AARON DWORKIN: ON A MISSION TO ATTRACT STRING
BY YOJI COLE | © 2008 DIVERSITYINC
Black violinists are a rare breed. Aaron Dworkin
discovered this growing up when he was teased about
his passion for the instrument since playing it wasn’t
considered a “black” thing to do.
After receiving his bachelor’s degree in music and
a master’s degree in violin performance from the
University of Michigan School of Music, Dworkin answered a simple question: “Why was I always the only
one? Why would I go to major concerts and not see
African Americans and Latinos in the audience?”
Dworkin founded The Sphinx Organization, which
in 2006 celebrated its 10th anniversary. The national
arts group works to develop classical musicians with
a mandate of increasing black and Latino representation in music schools and as members of orchestras.
Currently, blacks and Latinos represent less than 4
percent of the orchestra musicians.
Dworkin also created Sphinx’s artist-development
program, a national competition for string players of color featuring more than $150,000 in prizes
and scholarships annually.
Sphinx’s Classical Connection
programs focus on developing
awareness of classical music
in elementary-school children, and Sphinx Presents is a
concert showcasing its string
players of color.
The Sphinx Organization
Beyond Sphinx, Dworkin
helped design the required
arts curriculum for Michigan
schools as co-chair of the Arts and Cultural Education
Task Force for the state.
Dworkin notes that the audience’s interest is still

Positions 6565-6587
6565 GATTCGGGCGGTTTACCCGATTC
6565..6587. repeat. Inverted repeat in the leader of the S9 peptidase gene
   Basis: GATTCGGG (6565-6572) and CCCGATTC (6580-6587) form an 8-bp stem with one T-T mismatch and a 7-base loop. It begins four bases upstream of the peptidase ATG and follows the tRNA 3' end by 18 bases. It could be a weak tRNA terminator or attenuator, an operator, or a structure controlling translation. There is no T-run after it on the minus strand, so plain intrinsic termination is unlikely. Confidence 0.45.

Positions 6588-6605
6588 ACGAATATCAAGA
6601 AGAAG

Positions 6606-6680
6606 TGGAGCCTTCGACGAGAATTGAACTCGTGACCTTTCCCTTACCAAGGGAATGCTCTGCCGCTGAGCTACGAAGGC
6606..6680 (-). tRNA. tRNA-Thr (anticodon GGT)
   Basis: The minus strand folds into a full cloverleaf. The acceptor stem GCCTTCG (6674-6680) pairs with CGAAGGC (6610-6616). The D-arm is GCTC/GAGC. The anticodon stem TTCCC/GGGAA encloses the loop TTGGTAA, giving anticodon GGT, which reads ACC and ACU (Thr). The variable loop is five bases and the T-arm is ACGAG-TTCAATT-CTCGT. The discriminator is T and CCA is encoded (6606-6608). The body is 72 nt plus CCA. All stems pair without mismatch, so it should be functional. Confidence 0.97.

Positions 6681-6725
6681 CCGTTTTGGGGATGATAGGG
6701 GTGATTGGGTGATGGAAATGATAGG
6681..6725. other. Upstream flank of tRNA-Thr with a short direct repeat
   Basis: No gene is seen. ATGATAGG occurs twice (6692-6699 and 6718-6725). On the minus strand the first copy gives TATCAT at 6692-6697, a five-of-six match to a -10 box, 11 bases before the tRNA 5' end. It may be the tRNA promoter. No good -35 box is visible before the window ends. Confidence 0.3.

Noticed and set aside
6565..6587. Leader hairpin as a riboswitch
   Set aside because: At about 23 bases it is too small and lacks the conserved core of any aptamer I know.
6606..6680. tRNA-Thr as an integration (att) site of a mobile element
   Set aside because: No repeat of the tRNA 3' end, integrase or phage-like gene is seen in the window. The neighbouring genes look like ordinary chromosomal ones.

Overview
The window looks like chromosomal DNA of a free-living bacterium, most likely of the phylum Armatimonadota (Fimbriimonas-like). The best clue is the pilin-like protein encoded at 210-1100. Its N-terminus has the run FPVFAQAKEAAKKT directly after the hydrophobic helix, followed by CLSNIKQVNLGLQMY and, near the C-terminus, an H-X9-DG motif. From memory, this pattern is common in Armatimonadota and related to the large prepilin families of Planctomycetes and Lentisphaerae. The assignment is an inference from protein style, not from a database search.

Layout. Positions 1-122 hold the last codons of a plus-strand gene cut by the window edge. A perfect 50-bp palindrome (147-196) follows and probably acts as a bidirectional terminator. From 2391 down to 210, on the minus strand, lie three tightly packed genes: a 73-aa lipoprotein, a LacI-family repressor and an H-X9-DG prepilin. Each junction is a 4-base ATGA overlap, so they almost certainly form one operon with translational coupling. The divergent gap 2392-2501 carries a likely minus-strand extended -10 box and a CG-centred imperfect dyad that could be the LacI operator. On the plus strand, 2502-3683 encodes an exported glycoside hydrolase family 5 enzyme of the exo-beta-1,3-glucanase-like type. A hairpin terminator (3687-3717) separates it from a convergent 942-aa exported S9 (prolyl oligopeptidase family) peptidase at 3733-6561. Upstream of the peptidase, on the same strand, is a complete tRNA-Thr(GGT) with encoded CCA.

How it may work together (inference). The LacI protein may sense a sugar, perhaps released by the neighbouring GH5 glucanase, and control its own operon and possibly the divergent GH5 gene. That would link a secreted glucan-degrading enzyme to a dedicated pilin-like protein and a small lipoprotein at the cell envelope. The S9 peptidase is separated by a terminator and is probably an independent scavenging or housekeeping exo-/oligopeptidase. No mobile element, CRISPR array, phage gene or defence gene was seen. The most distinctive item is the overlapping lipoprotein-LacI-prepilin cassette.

piqued when they see Latino and black string players.
“But the reaction is much different now, and one of
celebration and excitement rather than one of total
shock,” says Dworkin. “For the black and Latino communities, it’s excitement and pride at our community
and what we’re able to do.”
JIM BLAZAR: CLOSING THE HEALTHCARE GAP
BY YOJI COLE | © 2008 DIVERSITYINC
Jim Blazar’s strong marketing background and ability to
connect with customers is key
to his leadership in the battle
to close the racial gaps in
As president of Toronto-based Cleveland Clinic Canada, Blazar’s goal is to ensure
that health optimization and
sickness-prevention programs reach the city’s black
and Latino populations. Although medical coverage is
provided to all Canadian citizens by the government,
health-and-wellness programs are not.
Previously, Blazar was chief marketing and communications officer for U.S.-based Cleveland Clinic.
“One thing I learned in marketing that carries over
is that in marketing, you look for and try to understand customer needs and wants. I’ve been doing that
for a long time and that fits with diversity, which is
Cleveland Clinic Canada
appreciating difference, knowing the needs and wants
and sharing them across cultures and communities,”
Almost 43 percent of Toronto’s population is a “
visible minority,” approximately 1 million non-whites.
It’s projected that people of color will be a majority in
Toronto by 2012.
Blazar is sending doctors into the community.
Through lunch-and-learns, doctors go to companies
and present health-and-wellness seminars. Also, clinic
doctors write columns on health and wellness for a
national newspaper, the National Post.
“If there is something specific to a group, such
as a new medication, and there is a difference in
how it works in [different people], we make sure
that is understood. Or, if certain [medications] are
more acute among different groups, we include that
information,” says Blazar.
“If you do right, think clinically and understand the
needs and wants, we’ll be successful,” he says.